How to Make the Poppy Den’s Poppy Sling

poppysling.jpgAs cocktails travel through time and space, they tend to change and evolve—sometimes for the better and sometimes for the worse. One of the cocktails most approximated for convenience and skewed to reflect the current contents of the liquor room is the Singapore Sling, which was created at the start of the 20th century at the Raffles Hotel in Singapore. Although originally based on dry gin, cherry brandy and lemon juice, an ever-changing cast of supporting liqueurs, syrups, bitters and other citrus juices (most notably pineapple) has jumped on and off board over in the nearly 100 years since. But it almost doesn’t matter which recipe you use—if the ingredients are fresh and the products top-notch, the resulting vaguely Southeast Asian gin punch should be a hit.

At Poppy Den in Tivoli Village, mixologist Julian Luna does his Poppy Sling Caribbean-style, with Pusser’s Rum (favored over gin by one of the owners), Heering cherry liqueur, Bénédictine, house-made grenadine, lime and pineapple juices, plus Bittermens ’Elemakule Tiki cocktail bitters. While sipping a cocktail may not be enough to transport you to Singapore, you can at the very least feel whisked away to Summerlin.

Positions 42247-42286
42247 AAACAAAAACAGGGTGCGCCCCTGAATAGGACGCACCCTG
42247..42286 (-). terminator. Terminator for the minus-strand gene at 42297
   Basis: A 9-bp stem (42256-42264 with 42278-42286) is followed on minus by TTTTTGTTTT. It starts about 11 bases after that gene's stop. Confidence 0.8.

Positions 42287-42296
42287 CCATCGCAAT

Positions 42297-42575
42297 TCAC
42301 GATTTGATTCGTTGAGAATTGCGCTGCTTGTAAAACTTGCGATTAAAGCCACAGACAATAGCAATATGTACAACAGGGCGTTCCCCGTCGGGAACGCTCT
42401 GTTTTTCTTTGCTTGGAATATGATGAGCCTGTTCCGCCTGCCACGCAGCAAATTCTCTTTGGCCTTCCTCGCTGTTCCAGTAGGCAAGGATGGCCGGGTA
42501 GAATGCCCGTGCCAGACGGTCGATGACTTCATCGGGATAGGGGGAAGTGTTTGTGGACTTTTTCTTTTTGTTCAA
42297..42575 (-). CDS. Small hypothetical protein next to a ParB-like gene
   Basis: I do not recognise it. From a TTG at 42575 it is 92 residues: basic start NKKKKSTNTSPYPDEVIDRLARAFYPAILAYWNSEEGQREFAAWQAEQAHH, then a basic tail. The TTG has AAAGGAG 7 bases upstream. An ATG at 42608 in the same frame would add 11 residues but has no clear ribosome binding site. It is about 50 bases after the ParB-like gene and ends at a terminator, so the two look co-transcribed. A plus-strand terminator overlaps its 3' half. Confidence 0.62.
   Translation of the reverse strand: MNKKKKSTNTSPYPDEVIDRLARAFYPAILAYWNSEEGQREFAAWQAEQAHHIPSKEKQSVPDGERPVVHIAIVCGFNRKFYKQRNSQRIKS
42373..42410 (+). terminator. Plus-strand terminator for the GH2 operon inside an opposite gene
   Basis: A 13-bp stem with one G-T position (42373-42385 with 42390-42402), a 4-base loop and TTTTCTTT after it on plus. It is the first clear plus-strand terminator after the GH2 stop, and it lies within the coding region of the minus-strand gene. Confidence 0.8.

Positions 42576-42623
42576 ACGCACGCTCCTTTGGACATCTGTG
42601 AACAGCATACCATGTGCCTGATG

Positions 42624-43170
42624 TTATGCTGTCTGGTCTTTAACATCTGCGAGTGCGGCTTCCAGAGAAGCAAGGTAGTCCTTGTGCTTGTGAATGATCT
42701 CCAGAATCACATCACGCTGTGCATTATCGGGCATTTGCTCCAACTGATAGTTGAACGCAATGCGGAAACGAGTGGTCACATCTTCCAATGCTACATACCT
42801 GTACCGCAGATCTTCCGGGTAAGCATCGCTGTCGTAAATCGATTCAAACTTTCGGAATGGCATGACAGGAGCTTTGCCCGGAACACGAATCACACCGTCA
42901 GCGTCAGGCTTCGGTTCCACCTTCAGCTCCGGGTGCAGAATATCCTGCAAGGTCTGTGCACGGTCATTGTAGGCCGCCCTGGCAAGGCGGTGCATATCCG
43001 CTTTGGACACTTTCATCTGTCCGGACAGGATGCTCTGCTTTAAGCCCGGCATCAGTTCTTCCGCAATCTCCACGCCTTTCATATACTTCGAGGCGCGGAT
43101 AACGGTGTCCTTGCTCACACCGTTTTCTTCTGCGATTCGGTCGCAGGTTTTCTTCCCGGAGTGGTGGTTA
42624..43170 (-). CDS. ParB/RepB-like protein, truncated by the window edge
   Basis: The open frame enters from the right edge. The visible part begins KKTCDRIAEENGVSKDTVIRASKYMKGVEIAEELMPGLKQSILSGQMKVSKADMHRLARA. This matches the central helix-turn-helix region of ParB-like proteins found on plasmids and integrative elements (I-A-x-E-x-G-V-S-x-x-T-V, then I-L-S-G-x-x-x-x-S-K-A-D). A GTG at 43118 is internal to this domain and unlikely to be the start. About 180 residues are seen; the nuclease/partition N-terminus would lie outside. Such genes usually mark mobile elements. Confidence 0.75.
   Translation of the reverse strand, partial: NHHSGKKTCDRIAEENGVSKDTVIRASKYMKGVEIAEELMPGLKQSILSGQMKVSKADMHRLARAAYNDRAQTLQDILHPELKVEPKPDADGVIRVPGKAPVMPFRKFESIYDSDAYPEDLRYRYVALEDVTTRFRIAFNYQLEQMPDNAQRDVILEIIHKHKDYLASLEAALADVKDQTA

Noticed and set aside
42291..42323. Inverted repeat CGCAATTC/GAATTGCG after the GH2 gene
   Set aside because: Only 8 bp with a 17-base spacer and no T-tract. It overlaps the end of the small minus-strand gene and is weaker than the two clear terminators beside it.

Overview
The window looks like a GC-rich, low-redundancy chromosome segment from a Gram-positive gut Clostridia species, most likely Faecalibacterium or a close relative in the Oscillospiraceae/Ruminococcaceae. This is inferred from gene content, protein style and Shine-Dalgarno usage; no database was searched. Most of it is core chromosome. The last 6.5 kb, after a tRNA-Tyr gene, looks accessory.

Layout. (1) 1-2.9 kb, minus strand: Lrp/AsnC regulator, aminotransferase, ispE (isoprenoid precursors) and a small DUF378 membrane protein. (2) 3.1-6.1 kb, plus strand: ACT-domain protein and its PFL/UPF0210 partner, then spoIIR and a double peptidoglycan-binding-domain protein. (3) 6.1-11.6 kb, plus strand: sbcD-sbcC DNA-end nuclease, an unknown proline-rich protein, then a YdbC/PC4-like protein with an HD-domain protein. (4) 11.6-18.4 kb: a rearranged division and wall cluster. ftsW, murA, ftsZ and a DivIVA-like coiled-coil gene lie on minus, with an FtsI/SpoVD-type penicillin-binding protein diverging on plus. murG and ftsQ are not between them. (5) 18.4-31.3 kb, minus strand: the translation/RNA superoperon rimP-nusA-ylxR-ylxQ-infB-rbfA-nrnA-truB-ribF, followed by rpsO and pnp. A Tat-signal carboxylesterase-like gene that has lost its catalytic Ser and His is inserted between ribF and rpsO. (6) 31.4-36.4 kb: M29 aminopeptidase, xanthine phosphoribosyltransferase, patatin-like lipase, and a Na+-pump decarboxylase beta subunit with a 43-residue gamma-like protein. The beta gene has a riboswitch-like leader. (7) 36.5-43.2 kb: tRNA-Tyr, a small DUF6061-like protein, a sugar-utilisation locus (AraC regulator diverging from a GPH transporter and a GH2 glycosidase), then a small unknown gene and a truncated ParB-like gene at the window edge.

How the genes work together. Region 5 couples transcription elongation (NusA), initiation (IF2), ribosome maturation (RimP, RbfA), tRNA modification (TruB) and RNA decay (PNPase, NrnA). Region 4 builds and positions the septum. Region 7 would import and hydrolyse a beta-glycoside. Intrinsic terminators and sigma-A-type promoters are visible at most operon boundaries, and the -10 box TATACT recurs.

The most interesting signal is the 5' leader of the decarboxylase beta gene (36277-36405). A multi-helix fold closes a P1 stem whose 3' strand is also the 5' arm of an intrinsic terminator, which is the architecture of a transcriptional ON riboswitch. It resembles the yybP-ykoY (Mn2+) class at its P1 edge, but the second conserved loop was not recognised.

Poppy Sling

<p>As served at Poppy Den by Angelo Sosa in Tivoli Village, $9

In a mixing glass, combine ¼ ounce lime juice, ¾ ounce pineapple juice, ½ ounce house-made grenadine (boil equal parts pomegranate juice and sugar; cool for use), ¼ ounce Heering cherry liqueur, ¼ ounce Bénédictine, 1 ounce Pusser’s rum and 3 dashes Bittermens ’Elemakule Tiki cocktail bitters. Add ice, cover and shake vigorously. Double-strain over fresh ice into a rocks glass. Garnish with an orange peel.

Find more cocktail recipes.

Suggested Next Read

Pho Get About It


Pho Get About It

By Grace Bascos

A good bowl of pho is only as good as its ingredients. Start with thinly sliced beef and al dente rice noodles, then load up on fresh basil, bean sprouts and scallions. Finish with a squeeze of lime, and you’ve got a soup brimming to the top with beefy goodness. Spring Mountain Road just west of the Strip may be called Chinatown, but there’s more Vietnamese restaurants down this stretch than you can shake a chopstick at. And here is where the pho is.